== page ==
Please visit Belongg’s UnOther app to access the full piece on Margaret Atwood’s The Handmaid’s Tale by Anjali Hans, and many more.
The Handmaid’s Tale by Margaret Atwood was published in 1985. To clarify the usage of some terms referred to by the writer, Anjali Hans, we have some notes to help your reading, and to recommend further reflection and research on the same.
- We are calling the Handmaids “fertile women” in the summary on UnOther to signify their primary reproductive function for ease in navigating the text and its ideas. However, we would like to reinforce that gender identity is not hinged on biology, and individuals who may not be assigned female at birth are also women if they identify so, and vice versa.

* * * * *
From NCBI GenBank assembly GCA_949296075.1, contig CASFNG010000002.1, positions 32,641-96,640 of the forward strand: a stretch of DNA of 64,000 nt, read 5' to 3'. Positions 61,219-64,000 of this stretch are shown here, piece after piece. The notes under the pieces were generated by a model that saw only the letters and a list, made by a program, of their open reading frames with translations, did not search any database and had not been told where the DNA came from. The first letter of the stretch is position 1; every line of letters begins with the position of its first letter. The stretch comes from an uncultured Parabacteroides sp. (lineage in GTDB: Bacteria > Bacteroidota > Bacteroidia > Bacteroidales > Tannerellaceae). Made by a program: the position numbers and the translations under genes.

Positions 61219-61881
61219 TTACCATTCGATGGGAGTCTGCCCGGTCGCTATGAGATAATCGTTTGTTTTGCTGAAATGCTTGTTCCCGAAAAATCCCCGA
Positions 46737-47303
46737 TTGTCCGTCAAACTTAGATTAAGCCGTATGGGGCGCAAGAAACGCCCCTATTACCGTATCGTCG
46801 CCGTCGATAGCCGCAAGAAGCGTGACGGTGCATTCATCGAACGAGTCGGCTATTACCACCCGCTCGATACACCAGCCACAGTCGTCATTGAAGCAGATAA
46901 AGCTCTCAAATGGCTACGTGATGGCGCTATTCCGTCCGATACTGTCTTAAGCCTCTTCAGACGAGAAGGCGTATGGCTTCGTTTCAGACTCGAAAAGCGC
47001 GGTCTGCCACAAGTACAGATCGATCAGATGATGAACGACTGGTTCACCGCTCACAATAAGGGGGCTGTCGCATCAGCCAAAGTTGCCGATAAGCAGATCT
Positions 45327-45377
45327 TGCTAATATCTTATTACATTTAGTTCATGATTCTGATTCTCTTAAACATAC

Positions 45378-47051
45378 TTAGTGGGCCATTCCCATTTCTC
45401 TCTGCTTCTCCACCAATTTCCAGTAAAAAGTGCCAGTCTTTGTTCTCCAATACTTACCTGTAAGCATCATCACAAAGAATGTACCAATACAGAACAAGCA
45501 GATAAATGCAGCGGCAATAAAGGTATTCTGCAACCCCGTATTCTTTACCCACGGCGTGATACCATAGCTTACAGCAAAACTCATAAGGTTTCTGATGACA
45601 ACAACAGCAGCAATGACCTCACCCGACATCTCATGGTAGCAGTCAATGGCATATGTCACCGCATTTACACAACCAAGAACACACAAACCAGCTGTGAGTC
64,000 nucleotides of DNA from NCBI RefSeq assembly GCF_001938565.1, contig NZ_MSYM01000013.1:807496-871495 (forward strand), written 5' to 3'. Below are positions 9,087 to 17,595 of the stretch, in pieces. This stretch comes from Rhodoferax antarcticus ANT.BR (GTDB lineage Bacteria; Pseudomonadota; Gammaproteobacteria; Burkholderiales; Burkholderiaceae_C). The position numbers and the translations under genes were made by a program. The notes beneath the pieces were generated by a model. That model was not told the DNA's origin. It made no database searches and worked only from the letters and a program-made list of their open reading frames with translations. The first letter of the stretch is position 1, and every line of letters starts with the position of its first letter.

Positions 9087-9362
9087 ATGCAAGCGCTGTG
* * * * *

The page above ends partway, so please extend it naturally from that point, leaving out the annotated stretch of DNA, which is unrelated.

- Abortion as an essential component of sexual and reproductive health and rights is wrapped up in a political debate between two parties: anti-choice and pro-choice. The former, more commonly known as Pro-Life, disavow one’s choice to undergo an abortion, claiming the sanctity of all life. However, couched within the ‘pro-life’ rhetoric is a deeper political agenda: to control women’s agency over their own body, and healthcare and rights that affirm this. This is why using the term ‘anti-choice’ is more apt.